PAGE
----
I completely love everything about the 1960’s, the fashion, the music, the art and the entire zeitgeist of the decade. However, the curvy and glamorous ideal of previous decades changed suddenly to a preference for slim, boyish frames. Female ideals consisted of very slight, slim figures, with short pixie crops and heavy eye make up. The fashion encouraged women to look like young girls, with short shift dresses showing off full legs, and boxed jackets not allowing the waist to be cinched in. Most women wanted a boyish frame with fashion models becoming slim for the first time since the 1920’s female ideal. The contrast from 1950-1960’s was evidently huge and could be considered one of the biggest changes in the ever-changing ‘ideal’ of the female form throughout the decades.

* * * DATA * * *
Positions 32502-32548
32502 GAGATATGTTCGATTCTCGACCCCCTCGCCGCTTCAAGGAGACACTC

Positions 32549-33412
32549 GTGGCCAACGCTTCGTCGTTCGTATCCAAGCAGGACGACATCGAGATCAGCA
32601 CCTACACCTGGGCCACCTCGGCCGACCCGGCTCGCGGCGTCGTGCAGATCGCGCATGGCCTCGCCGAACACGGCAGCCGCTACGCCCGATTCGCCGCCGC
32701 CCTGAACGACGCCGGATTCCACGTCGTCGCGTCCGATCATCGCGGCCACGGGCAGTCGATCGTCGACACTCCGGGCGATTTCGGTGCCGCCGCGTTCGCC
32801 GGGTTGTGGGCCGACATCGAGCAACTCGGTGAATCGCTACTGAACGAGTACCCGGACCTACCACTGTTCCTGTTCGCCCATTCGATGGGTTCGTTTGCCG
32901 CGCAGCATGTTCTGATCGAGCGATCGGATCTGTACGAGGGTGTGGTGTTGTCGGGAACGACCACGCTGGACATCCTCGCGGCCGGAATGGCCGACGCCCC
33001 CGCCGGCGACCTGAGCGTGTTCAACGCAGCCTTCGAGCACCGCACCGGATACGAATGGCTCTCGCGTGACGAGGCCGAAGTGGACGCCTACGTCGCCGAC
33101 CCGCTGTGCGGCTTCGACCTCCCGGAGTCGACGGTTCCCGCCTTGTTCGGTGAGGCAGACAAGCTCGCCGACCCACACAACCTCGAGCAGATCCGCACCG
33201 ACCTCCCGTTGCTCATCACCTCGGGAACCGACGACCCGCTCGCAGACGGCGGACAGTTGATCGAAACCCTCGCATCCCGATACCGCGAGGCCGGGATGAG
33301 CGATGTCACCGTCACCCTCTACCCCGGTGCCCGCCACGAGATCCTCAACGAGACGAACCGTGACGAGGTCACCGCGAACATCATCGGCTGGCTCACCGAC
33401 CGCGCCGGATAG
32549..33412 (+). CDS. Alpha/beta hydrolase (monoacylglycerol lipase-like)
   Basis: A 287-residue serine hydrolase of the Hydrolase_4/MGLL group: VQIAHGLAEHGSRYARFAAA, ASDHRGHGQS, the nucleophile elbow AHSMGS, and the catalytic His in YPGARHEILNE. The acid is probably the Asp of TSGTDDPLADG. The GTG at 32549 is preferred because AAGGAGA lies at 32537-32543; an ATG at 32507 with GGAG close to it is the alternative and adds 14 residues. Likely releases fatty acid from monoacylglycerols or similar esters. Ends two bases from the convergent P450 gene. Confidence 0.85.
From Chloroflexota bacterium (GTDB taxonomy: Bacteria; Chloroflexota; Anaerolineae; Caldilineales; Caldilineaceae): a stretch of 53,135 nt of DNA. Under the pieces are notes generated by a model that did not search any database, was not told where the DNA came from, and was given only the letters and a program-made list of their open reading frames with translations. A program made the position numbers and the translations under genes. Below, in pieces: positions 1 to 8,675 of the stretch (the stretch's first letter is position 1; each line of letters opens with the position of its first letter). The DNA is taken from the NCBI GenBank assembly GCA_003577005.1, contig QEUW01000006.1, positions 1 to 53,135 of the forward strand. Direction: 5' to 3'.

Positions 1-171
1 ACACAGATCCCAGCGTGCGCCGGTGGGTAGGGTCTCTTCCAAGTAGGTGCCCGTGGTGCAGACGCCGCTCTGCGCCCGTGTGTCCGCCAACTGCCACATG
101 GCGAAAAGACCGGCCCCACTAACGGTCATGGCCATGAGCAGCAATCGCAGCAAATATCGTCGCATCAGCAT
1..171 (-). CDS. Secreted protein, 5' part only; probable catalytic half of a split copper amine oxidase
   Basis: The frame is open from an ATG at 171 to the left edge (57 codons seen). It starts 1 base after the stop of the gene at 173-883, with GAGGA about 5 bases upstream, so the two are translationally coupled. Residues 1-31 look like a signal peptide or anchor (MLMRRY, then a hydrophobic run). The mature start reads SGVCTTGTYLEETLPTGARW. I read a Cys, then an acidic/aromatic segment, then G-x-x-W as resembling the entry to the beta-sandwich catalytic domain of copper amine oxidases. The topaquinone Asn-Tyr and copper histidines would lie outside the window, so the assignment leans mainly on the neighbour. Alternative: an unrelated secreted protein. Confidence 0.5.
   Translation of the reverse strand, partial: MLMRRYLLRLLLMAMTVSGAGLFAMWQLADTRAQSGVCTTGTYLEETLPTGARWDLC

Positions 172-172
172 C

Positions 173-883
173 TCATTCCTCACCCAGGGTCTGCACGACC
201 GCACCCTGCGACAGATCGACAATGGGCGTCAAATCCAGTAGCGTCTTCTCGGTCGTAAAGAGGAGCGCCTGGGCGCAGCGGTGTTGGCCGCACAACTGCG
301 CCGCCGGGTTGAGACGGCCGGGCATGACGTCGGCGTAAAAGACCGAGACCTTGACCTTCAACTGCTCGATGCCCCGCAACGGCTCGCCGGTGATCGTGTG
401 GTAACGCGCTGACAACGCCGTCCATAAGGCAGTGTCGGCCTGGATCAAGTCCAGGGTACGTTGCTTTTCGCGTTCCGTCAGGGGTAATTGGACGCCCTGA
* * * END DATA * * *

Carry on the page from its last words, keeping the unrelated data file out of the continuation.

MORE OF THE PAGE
The 1970’s again promoted the female body ideal as slim and slender. This image shows a 1970’s fashion model, showing less skin and flesh than a 1960’s model but still with an innocent look. However, the late seventies allowed women to dress with freedom and with maxi dresses and flares being high on the fashion front, women were able to cover many parts of their body with voluminous clothing and long tousled hair. The unkempt look was popular and ‘bed-head’ hair was seen for the first time, in the decade of peace and love!
The 1980’s female ideal often celebrated the legs, with very high cut swimwear and underwear. Shoulder pads were worn to emphasise the new power that some women had in their careers.